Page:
Featured Research

from universities, journals, and other organizations

Mineral Discovery Explains Mars' Landscape

Date:
October 24, 2006
Source:
Queen's University
Summary:
A Queen's University researcher has discovered a mineral that could explain the mountainous landscape of Mars, and have implications for NASA's next mission to the planet.

Exploration rovers' view of the surface of Mars.
Credit: Image courtesy of NASA

A Queen’s University researcher has discovered a mineral that could explain the mountainous landscape of Mars, and have implications for NASA’s next mission to the planet.

“Satellites orbiting Mars show us images of canyons and gullies that appear to have been created by a flood or rapid out-washing,” says Ron Peterson, Queen’s geologist. “Exploration rovers, currently moving about on the planet’s surface, also show us that there is no visible water on the surface of Mars, but that there was in the past.”

Dr. Peterson suggests that Mars was likely wetter in the past. All of the images that are coming back from the rovers show layering in the rock which is indicative of sediment manipulated by water. This kind of out-wash would require a fair amount of water on the planet at some point.

The study, published this week in GEOLOGY, a publication of the Geological Society of America, suggests that these findings may provide insight into how to retrieve a sample of Mars' surface and return it to earth.

Dr. Peterson will share his findings with NASA at the Johnson Space Centre in Houston next week to provide insight into designing the next Mars exploration rover and planning its mission.

The discovery was made in Dr. Peterson’s unheated garage using epsomite, also known as Epsom salts. The solution was left to crystallize for several days at temperatures below freezing, which formed crystals that have unusual properties. The crystals were then rapidly melted, which created mould-like channels and gullies – similar to what we see on the surface of Mars.

Martian terrain may have been created in a similar fashion. Dr. Peterson suggests that many years ago, water interacted with rocks on the surface of the planet to create an acidic cocktail, which created layers of material. When the surface layer melted, it created the topography that exploration rovers show us today.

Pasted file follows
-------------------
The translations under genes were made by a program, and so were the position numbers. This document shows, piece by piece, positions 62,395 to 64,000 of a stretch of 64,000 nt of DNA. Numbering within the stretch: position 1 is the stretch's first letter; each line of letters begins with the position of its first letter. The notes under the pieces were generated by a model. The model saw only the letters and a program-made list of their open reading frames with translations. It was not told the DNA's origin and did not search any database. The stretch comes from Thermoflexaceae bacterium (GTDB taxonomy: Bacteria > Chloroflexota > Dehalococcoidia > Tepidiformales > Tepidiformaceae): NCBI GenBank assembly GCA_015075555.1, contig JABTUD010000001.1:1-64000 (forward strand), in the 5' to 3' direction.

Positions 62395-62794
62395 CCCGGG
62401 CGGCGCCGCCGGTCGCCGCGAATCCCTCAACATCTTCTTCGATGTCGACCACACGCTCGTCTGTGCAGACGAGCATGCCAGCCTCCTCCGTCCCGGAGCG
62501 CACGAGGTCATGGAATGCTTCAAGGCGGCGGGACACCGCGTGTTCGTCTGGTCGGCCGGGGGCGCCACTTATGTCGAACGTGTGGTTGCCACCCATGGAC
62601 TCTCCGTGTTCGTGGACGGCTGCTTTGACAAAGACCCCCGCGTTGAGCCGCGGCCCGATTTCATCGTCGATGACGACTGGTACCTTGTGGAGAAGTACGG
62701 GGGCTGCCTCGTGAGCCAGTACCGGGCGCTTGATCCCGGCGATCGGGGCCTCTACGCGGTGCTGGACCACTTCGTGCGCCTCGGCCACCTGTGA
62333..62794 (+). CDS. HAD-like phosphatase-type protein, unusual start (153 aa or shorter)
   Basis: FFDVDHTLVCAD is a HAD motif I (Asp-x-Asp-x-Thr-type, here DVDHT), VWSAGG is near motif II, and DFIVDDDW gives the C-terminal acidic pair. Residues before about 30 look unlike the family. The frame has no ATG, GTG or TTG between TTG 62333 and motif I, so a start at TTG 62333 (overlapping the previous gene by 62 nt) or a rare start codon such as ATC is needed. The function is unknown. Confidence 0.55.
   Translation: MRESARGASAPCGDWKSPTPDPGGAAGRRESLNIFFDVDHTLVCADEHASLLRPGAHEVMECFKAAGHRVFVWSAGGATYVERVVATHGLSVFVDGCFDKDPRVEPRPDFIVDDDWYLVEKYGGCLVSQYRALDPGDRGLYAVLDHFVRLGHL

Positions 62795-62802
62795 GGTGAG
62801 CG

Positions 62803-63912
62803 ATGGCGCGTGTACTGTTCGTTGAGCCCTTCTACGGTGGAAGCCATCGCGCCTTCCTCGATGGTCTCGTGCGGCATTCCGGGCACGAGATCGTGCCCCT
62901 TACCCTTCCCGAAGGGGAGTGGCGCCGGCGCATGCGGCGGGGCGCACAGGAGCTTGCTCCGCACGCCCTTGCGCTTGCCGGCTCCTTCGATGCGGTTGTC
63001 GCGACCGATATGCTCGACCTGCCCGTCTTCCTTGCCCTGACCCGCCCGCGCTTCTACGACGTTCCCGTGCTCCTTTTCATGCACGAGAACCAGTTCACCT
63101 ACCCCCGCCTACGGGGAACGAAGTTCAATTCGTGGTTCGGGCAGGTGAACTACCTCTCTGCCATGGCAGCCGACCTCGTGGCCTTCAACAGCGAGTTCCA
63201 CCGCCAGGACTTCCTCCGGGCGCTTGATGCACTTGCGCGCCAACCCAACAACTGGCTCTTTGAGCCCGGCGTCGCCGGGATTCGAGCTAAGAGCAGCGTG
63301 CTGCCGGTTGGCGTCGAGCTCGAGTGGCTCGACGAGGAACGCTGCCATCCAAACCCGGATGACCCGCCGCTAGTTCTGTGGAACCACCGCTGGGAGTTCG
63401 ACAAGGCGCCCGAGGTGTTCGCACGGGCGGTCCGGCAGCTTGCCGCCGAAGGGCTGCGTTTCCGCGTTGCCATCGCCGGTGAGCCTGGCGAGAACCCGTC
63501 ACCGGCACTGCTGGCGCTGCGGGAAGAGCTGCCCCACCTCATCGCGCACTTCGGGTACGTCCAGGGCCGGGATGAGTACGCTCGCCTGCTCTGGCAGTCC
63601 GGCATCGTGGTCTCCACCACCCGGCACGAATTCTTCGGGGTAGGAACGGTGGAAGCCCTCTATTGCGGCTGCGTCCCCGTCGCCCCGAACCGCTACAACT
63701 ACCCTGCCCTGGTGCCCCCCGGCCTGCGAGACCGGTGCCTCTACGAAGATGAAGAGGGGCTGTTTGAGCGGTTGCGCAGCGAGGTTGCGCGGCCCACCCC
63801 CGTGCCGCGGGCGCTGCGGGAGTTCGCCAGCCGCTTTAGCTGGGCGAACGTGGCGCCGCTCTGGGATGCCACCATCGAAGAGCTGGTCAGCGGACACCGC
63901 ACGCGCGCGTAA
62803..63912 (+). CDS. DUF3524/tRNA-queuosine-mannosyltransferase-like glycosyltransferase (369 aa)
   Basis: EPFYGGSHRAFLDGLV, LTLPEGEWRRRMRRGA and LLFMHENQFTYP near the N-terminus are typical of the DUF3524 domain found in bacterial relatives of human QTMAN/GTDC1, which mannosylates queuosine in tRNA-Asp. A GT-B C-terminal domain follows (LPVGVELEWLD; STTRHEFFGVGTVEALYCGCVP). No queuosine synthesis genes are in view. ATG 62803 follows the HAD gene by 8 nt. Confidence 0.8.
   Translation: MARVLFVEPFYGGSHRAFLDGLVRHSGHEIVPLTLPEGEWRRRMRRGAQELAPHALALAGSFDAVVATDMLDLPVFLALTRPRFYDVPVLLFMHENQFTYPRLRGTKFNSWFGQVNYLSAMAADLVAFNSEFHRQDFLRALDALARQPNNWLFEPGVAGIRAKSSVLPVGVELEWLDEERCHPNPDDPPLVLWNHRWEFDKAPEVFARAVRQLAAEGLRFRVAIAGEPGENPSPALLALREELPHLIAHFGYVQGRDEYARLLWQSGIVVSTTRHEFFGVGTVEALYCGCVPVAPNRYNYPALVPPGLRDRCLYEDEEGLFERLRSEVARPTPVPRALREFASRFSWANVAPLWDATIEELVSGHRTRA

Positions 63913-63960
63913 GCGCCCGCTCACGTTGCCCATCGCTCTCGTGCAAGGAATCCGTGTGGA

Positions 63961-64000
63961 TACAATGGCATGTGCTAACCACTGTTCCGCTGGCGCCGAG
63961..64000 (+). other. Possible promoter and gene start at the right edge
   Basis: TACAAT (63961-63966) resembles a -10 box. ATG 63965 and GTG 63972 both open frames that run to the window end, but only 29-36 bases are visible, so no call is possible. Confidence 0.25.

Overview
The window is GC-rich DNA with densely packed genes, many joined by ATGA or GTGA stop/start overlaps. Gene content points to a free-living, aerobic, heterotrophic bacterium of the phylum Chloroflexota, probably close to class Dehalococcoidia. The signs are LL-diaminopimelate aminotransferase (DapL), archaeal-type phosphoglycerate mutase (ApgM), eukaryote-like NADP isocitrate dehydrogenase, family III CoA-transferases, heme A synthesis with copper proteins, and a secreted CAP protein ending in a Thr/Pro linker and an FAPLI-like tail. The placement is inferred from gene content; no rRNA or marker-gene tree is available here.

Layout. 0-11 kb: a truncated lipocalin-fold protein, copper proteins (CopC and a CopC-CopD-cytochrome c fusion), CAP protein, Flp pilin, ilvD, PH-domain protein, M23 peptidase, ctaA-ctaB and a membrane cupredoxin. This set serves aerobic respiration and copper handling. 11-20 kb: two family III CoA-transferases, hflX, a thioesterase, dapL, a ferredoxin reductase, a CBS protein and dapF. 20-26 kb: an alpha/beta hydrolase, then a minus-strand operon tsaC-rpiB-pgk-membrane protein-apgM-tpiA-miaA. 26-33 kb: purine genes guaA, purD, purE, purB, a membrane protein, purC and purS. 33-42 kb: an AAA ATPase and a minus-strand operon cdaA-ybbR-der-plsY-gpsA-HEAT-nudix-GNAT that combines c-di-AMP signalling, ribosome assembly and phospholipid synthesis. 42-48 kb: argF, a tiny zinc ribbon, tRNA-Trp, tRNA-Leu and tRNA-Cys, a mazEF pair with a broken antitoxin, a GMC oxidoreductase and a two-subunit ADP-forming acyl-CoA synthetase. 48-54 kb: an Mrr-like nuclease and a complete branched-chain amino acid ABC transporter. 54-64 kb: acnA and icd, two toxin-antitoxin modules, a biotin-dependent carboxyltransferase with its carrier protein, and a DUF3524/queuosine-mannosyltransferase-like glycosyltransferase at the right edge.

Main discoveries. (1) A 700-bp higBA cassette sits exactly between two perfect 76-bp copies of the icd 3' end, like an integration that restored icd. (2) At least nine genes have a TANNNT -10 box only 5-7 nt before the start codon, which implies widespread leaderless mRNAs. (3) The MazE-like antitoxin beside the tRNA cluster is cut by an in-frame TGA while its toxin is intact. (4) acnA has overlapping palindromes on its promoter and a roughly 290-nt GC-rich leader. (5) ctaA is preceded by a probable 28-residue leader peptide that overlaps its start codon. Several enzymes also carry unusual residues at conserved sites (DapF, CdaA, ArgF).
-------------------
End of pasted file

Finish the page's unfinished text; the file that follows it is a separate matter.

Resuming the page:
“These findings may help us better understand the surface of Mars,” says Dr. Peterson, expert in geological science and engineering. “These possible new minerals that may be found on Earth help us see that although there are many differences between Earth and Mars, such as atmosphere and gravity, there are many things that are the same – it is another world, but there are certainly similarities.”


Story Source:

The above story is based on materials provided by Queen's University. Note: Materials may be edited for content and length.


Cite This Page:

Queen's University. "Mineral Discovery Explains Mars' Landscape." ScienceDaily. ScienceDaily, 24 October 2006. <www.sciencedaily.com/releases/2006/10/061023192350.htm>.
Queen's University. (2006, October 24). Mineral Discovery Explains Mars' Landscape. ScienceDaily. Retrieved August 22, 2014 from www.sciencedaily.com/releases/2006/10/061023192350.htm
Queen's University. "Mineral Discovery Explains Mars' Landscape." ScienceDaily. www.sciencedaily.com/releases/2006/10/061023192350.htm (accessed August 22, 2014).

Share This




More Space & Time News

Friday, August 22, 2014

Featured Research

from universities, journals, and other organizations


Featured Videos

from AP, Reuters, AFP, and other news services

Did Russia Really Find Plankton On The ISS? NASA Not So Sure

Did Russia Really Find Plankton On The ISS? NASA Not So Sure

Newsy (Aug. 21, 2014) Russian cosmonauts say they've found evidence of sea plankton on the International Space Station's windows. NASA is a little more skeptical. Video provided by Newsy
Powered by NewsLook.com
Space to Ground: Hello Georges

Space to Ground: Hello Georges

NASA (Aug. 18, 2014) Europe's ATV-5 delivers new science and the crew tests smart SPHERES. Questions or comments? Use #spacetoground to talk to us. Video provided by NASA
Powered by NewsLook.com
Tiny Satellites, Like The One Tossed From ISS, On The Rise

Tiny Satellites, Like The One Tossed From ISS, On The Rise

Newsy (Aug. 18, 2014) The Chasqui I, hand-delivered into orbit by a Russian cosmonaut, is one of hundreds of small satellites set to go up in the next few years. Video provided by Newsy
Powered by NewsLook.com
This Week @ NASA, August 15, 2014

This Week @ NASA, August 15, 2014

NASA (Aug. 15, 2014) Carbon Observatory’s First Data, ATV-5 Delivers Cargo, Cygnus Departs Station and more... Video provided by NASA
Powered by NewsLook.com

Search ScienceDaily

Number of stories in archives: 140,361

Find with keyword(s):
Enter a keyword or phrase to search ScienceDaily for related topics and research stories.

Save/Print:
Share:

Breaking News:
from the past week

In Other News

... from NewsDaily.com

Science News

Health News

Environment News

Technology News



Save/Print:
Share:

Free Subscriptions


Get the latest science news with ScienceDaily's free email newsletters, updated daily and weekly. Or view hourly updated newsfeeds in your RSS reader:

Get Social & Mobile


Keep up to date with the latest news from ScienceDaily via social networks and mobile apps:

Have Feedback?


Tell us what you think of ScienceDaily -- we welcome both positive and negative comments. Have any problems using the site? Questions?
Mobile: iPhone Android Web
Follow: Facebook Twitter Google+
Subscribe: RSS Feeds Email Newsletters
Latest Headlines Health & Medicine Mind & Brain Space & Time Matter & Energy Computers & Math Plants & Animals Earth & Climate Fossils & Ruins